Mary Clancey, 71, of St. Clair, Pa., didn’t think much of her weight gain at first. Photos of her grandmother and aunts showed “short, fat round people when we got older.” She figured it was just “destiny.”
No red flags went up when she went for doctors visits, either. Clancey worked for years at the candy counter of a local Boscov’s department store, “I used to make the fudge,” she says. “It was wonderful.”
Her doctors told her to mind her diet and not sample so much fudge. Six months into retirement, Clancey started to notice she was having leg pain, which led to trouble walking. Then one day she couldn’t get out of bed.
At first she attributed the leg pain to a blood clot she’d once had and decided to go to the hospital for an examination. This is when doctors found the massive 140-pound cancerous growth that had been growing inside Clancey’s body for nearly two decades.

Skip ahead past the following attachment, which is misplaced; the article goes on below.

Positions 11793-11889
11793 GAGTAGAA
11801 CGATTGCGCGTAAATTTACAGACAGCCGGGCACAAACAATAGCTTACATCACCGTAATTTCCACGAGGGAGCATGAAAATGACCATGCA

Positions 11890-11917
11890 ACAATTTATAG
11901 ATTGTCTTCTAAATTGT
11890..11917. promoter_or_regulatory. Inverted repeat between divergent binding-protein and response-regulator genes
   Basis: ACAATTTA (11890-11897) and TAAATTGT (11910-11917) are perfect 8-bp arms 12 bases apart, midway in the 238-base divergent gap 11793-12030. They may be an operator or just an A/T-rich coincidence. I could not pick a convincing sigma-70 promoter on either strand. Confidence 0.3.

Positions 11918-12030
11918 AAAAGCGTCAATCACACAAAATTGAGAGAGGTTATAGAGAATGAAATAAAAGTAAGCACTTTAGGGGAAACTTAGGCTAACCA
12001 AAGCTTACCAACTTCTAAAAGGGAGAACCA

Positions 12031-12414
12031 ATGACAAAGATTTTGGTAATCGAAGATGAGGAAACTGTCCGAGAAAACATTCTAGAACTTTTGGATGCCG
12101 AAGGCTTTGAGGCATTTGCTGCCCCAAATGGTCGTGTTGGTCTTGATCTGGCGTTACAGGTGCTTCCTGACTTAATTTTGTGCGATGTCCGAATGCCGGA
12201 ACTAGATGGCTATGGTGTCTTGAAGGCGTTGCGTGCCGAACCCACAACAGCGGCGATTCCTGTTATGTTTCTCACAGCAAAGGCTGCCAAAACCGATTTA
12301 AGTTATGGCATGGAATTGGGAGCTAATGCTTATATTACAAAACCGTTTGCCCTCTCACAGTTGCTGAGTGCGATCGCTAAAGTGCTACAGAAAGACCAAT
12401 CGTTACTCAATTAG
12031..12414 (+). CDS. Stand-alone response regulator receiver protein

Cases of tumors this size are rare but not unheard of. Roger Logan is an example. Logan recently had his own extremely large tumor removed. Doctors had misdiagnosed him for years as simply being obese.
Clancey’s tumor was so large it couldn’t all be captured by a CT scan. “Mary came in with a mass that I’ve never seen anything the size of this before,” said Dr. Richard Boulay, her surgeon.
Dr. Boulay spent five hours in the operating room and needed a second table to complete the surgery. He was able to remove the growth without rupturing it by rolling it out of Mary’s body and onto the other table.
When she checked into Lehigh Valley hospital, she weighed 365 pounds. After losing the growth and 40 pounds of excess skin, Clancey is down to just 180 pounds. Her doctors also say she’s now cancer free.
“I can eat everything. I can do everything,” she told the NY Daily News. “Life is good and everything is in place. But the story is absolutely insane.”
Sorce: Yahoo Style